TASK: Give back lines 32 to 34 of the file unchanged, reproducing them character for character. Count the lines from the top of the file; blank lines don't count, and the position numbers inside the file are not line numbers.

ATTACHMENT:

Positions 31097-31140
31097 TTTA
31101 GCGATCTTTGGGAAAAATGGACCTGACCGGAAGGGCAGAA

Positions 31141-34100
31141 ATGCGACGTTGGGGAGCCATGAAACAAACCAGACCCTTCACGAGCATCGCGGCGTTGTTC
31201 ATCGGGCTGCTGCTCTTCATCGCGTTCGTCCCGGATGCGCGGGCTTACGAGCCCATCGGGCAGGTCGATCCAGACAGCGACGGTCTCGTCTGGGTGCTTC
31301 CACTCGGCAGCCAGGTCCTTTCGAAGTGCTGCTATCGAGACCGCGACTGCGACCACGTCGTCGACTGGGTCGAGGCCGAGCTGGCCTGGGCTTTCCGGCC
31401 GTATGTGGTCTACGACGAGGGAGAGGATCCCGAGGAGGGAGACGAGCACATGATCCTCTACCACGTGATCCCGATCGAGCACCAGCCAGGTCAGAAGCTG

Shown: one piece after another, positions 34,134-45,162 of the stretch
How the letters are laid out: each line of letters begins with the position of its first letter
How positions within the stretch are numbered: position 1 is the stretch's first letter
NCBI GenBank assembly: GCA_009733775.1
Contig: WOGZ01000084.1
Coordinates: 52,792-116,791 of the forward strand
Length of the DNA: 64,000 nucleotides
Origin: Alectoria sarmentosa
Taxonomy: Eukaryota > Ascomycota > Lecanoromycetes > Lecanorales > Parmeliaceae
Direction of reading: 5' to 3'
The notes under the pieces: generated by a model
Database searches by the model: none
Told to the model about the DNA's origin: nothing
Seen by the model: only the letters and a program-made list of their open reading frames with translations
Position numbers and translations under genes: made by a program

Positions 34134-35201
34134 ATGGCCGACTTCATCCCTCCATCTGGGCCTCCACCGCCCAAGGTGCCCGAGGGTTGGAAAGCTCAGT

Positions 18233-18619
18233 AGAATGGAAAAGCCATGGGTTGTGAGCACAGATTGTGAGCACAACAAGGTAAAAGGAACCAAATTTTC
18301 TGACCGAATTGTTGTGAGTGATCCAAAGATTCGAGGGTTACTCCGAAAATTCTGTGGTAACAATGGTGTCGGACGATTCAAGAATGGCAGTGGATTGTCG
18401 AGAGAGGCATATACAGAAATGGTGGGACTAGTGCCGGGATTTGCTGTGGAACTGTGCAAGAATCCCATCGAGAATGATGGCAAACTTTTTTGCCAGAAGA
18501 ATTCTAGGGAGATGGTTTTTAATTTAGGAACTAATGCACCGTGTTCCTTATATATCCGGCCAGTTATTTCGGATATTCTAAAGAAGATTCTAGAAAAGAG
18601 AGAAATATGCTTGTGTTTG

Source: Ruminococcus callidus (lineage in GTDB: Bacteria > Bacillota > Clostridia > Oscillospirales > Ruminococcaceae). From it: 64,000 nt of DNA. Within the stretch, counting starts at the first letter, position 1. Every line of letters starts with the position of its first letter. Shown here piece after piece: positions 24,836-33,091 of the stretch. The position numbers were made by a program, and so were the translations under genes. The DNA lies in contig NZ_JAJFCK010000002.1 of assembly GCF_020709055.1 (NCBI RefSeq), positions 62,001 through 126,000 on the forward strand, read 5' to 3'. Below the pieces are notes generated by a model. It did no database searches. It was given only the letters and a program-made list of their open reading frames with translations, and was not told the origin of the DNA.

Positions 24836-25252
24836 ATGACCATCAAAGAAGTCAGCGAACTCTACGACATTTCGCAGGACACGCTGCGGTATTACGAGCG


Source: Ruminococcus callidus (lineage in GTDB: Bacteria > Bacillota > Clostridia > Oscillospirales > Ruminococcaceae). From it: 64,000 nt of DNA. Within the stretch, counting starts at the first letter, position 1. Every line of letters starts with the position of its first letter. Shown here piece after piece: positions 24,836-33,091 of the stretch. The position numbers were made by a program, and so were the translations under genes. The DNA lies in contig NZ_JAJFCK010000002.1 of assembly GCF_020709055.1 (NCBI RefSeq), positions 62,001 through 126,000 on the forward strand, read 5' to 3'. Below the pieces are notes generated by a model. It did no database searches. It was given only the letters and a program-made list of their open reading frames with translations, and was not told the origin of the DNA.

Positions 24836-25252
24836 ATGACCATCAAAGAAGTCAGCGAACTCTACGACATTTCGCAGGACACGCTGCGGTATTACGAGCG